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not us. Hereby know we the spirit of truth and the spirit of error.”
The doctrine adopted towards the close of the first century, that Christ was the divine logos of the Platonists, gives a peculiar character to the descriptions of Jesus in this Gospel. The title, Son of God, is given more frequently, as well as intimations of his possessing a super-human character. He exhibits fewer traces of actions and thoughts common to men, but moves and speaks like a sublime and mystical personage not belonging to this world. The difference between this and the first three Gospels is, indeed, so marked in this respect, that the Fathers considered the former as treating of the humanity, and the latter of the divinity, of Christ.
Our object now being merely to form an opinion as to the historical credibility of the Evangelists, it is unnecessary to dwell upon those beauties in their works which are generally acknowledged. It has been observed, that the circumstances attending the breaking-up of the Jewish state, and the supposed advent of the Messiah, would account, in a great measure, for the exaltation of thought and feeling observable in the first three Gospels. That of John was written much later; and we find in most parts a want of the concise energy of his predecessors, and an occasional tendency to feebleness and prolixity. But, on the other hand, a tone of affection and pathos has often been noticed in this Gospel, which agrees well with the character attributed to the author, of the beloved disciple; and which, although it may not prove that he was incapable of indulging at times in garrulity and romance, yet tells that he was not a common interested deceiver, misleading men for profit or from ambition alone, but that he was enthusiastically attached to the memory of his Master, and a sincere believer in the divinity of his cause.
ON THE RESURRECTION AND ASCENSION OF CHRIST.
1. Peter and the other Apostles were dismayed for a time by the death of Jesus; but having become persuaded that he was the Messiah, and having abandoned all for his cause, they comforted themselves with the belief that he was taken up into heaven like Moses and Elias, and would soon appear again to fulfil his promises and restore the throne of Israel. They determined then to maintain their society; and having assembled in an upper chamber those of the disciples who had not yet dispersed themselves, they agreed to preach that their Master was risen from the dead. “ Wherefore of these men which have companied with us, all the time that the Lord Jesus went in and out among us, beginning from the baptism of John, unto that same day that he was taken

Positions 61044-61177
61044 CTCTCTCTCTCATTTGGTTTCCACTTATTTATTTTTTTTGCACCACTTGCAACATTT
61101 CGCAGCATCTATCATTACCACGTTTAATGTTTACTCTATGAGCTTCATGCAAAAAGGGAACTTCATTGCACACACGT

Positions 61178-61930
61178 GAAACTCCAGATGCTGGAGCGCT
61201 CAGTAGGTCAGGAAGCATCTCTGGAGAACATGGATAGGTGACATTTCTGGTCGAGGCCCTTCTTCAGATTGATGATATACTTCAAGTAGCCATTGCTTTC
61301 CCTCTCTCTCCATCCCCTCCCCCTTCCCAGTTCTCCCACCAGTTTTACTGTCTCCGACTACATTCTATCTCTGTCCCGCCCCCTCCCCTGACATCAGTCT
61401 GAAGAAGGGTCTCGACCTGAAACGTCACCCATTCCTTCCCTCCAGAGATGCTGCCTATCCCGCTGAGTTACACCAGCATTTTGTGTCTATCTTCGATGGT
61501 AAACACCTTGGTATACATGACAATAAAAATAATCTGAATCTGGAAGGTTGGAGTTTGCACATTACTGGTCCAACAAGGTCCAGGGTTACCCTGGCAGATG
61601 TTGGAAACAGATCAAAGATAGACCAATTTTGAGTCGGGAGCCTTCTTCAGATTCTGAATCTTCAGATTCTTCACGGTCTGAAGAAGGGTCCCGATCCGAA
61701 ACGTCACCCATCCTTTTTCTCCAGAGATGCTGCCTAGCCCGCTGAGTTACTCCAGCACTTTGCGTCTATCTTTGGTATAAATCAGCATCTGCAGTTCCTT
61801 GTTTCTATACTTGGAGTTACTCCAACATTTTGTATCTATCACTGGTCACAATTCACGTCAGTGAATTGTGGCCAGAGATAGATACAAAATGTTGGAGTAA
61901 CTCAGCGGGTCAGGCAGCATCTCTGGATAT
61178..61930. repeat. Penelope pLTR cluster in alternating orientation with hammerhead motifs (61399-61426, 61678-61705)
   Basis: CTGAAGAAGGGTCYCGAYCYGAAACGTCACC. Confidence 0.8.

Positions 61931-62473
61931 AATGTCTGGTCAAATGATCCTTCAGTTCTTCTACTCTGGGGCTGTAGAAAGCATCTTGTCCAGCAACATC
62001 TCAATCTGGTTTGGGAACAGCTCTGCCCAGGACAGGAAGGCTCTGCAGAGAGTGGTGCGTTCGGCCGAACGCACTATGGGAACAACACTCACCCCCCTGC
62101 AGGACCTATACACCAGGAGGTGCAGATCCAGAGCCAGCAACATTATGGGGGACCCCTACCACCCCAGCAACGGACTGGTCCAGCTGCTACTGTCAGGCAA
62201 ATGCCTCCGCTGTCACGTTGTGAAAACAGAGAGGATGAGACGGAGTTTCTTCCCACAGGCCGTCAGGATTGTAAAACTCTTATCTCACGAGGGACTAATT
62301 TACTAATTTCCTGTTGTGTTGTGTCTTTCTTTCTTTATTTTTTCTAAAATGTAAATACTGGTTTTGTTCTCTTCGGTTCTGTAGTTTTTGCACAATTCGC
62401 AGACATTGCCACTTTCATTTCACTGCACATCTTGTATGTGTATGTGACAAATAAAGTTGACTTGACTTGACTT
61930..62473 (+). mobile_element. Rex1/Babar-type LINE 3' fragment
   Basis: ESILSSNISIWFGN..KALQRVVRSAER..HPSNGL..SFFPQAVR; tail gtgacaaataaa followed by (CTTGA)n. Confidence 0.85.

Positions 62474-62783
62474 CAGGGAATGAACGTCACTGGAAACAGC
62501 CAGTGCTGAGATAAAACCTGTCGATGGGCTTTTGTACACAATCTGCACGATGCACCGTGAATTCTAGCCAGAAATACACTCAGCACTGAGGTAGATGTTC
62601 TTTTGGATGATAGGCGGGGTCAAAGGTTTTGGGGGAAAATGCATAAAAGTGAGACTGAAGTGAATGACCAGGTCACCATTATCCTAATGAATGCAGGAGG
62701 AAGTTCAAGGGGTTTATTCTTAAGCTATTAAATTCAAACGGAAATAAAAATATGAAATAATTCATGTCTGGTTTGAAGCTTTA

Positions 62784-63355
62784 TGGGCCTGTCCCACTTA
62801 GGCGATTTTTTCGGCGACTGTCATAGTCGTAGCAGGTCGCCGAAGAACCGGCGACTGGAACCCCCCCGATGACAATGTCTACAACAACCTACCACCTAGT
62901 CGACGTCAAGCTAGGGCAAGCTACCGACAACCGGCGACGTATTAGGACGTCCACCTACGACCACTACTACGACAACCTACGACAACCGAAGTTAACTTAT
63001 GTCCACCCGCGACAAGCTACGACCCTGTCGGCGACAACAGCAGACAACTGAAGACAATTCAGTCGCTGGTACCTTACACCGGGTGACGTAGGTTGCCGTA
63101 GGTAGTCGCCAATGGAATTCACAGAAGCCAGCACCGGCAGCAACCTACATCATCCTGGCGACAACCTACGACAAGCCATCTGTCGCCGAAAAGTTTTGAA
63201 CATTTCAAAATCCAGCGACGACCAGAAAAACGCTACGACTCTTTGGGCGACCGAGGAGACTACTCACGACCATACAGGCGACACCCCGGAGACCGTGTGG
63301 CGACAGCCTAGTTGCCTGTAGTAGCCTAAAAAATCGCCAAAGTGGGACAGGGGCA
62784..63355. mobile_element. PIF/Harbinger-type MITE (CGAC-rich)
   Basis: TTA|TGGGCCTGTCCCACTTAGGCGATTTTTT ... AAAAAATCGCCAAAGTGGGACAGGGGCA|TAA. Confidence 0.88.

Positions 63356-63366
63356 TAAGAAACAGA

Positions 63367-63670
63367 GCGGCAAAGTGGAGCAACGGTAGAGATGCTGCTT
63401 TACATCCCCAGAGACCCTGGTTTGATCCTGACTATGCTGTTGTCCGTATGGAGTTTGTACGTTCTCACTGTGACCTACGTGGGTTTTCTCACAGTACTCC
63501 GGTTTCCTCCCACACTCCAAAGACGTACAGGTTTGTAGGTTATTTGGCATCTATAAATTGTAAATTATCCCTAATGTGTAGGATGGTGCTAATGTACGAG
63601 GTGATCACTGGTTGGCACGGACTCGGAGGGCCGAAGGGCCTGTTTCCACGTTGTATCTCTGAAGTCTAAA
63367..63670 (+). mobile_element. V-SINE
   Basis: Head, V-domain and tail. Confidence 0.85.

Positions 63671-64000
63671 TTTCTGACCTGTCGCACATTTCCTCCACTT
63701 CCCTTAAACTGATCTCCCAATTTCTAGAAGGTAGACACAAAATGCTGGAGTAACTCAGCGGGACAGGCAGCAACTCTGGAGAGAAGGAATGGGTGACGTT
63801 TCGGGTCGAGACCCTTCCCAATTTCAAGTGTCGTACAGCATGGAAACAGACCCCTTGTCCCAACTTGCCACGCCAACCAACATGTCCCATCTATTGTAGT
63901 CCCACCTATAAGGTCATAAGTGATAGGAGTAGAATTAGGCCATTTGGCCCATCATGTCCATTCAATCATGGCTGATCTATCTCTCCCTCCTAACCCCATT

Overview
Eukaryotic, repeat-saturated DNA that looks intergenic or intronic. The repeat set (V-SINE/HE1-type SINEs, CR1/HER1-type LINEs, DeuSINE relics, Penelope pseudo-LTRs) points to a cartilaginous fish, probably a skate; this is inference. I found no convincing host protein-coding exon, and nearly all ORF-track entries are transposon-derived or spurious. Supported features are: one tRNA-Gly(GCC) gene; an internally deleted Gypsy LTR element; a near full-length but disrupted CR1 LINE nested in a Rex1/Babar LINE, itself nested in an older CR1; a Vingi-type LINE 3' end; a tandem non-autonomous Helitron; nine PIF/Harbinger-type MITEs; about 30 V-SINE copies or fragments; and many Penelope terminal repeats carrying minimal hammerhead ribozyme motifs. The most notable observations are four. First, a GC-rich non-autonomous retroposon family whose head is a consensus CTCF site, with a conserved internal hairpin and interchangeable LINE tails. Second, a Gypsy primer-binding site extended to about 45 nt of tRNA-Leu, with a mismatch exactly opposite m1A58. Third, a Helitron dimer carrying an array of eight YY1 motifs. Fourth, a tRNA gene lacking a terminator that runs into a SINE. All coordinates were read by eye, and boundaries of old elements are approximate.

from us, must one be ordained to be a witness with us of his resurrection.” Acts i. 21, 22.
The resurrection of the dead was a stirring question at that time, and was part of the creeds of both the Pharisees and Essenes. The doctrine, therefore, that Jesus had risen from the dead, in a spiritual sense at least, would easily be admitted by the mass of the people, and, indeed, cannot be disputed by persons of any age believing in the immortality of the soul.
It seems probable that the original belief amongst the Apostles was merely that Christ had been raised from the dead in an invisible or spiritual manner; for where we can arrive at Peter's own words, viz., in his Epistle, he speaks of Christ as being put to death in the flesh,
but made alive in the spirit.” 1 Pet. iïi. 18,* Oxvatwbers μεν σαρκι, ζωοποιηθεις δε τω πνευματι.ή That the last phrase signifies a mode of operation invisible to human eyes appears from the following clause, which describes Jesus as preaching, also in the spirit, ev y, to the spirits in prison.
But some of the disciples soon added to this idea of an invisible or spiritual resurrection, that Jesus had appeared to many in a bodily form. In the book of Acts, the Apostles are frequently made to profess themselves “witnesses, M@ptupes, of the resurrection of Jesus.” But as the word does not signify, of necessity, an eye-witness, but rather an assertor or testifier, this declaration of the Apostles may mean only that they believed, and were ready to assert, that he was risen. That they had actually seen him alive since his supposed resurrection, is quite a distinct assertion, and not included in the former. And it is this latter point which it chiefly concerns us to examine. First, let us collect all the testimonies concerning the resurrection found in the Acts, which, it must be remembered, is not from the pen of an Apostle, but of Luke, who does not tell us that he was present at the earlier transactions which he relates.